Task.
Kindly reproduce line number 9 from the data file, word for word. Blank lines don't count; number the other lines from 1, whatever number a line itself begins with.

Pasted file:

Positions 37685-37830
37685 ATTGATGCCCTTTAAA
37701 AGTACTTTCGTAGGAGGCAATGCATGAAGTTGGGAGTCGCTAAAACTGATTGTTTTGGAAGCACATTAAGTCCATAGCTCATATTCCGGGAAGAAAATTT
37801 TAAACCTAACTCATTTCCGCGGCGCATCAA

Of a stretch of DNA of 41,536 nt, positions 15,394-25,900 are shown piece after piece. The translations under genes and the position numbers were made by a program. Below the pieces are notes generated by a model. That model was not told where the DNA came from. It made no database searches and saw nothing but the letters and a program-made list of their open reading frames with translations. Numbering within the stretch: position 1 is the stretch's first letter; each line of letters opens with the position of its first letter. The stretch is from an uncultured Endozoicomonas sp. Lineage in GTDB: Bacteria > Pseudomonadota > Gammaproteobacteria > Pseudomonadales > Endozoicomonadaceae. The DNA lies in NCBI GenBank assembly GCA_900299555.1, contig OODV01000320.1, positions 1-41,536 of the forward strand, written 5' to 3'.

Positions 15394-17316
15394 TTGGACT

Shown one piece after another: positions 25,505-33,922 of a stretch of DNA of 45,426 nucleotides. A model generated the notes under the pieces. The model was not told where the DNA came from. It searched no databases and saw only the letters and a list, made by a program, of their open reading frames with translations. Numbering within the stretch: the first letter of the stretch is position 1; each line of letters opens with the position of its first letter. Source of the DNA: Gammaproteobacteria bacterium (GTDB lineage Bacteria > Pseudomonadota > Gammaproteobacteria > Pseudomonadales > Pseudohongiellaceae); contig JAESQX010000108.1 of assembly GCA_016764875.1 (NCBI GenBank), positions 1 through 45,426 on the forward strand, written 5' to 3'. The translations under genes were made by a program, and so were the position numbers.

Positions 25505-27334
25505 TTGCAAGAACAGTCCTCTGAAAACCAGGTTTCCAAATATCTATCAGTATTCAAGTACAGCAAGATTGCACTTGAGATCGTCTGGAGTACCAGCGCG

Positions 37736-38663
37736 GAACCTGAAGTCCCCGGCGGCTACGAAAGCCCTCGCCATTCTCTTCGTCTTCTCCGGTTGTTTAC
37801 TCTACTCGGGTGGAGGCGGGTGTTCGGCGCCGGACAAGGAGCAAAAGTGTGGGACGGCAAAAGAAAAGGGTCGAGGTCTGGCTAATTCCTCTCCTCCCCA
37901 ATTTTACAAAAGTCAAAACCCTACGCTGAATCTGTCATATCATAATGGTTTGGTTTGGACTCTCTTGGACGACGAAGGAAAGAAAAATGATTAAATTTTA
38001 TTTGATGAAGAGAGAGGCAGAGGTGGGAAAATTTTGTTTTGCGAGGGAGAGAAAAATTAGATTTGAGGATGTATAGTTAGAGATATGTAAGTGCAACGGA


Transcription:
Positions 25505-27334